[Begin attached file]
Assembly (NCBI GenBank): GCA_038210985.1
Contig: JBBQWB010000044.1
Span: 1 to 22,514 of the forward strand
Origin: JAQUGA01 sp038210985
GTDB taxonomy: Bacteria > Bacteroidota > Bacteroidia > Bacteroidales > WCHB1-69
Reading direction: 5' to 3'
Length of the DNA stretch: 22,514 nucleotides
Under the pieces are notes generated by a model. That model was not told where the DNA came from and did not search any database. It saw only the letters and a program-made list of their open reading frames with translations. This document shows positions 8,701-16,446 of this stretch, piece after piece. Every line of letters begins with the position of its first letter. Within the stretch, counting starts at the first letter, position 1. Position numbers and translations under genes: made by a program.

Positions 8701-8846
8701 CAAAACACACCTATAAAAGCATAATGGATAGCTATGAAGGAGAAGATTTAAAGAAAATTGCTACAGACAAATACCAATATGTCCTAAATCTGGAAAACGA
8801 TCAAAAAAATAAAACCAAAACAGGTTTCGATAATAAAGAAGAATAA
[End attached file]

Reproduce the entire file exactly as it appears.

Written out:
Assembly (NCBI GenBank): GCA_038210985.1
Contig: JBBQWB010000044.1
Span: 1 to 22,514 of the forward strand
Origin: JAQUGA01 sp038210985
GTDB taxonomy: Bacteria > Bacteroidota > Bacteroidia > Bacteroidales > WCHB1-69
Reading direction: 5' to 3'
Length of the DNA stretch: 22,514 nucleotides
Under the pieces are notes generated by a model. That model was not told where the DNA came from and did not search any database. It saw only the letters and a program-made list of their open reading frames with translations. This document shows positions 8,701-16,446 of this stretch, piece after piece. Every line of letters begins with the position of its first letter. Within the stretch, counting starts at the first letter, position 1. Position numbers and translations under genes: made by a program.

Positions 8701-8846
8701 CAAAACACACCTATAAAAGCATAATGGATAGCTATGAAGGAGAAGATTTAAAGAAAATTGCTACAGACAAATACCAATATGTCCTAAATCTGGAAAACGA
8801 TCAAAAAAATAAAACCAAAACAGGTTTCGATAATAAAGAAGAATAA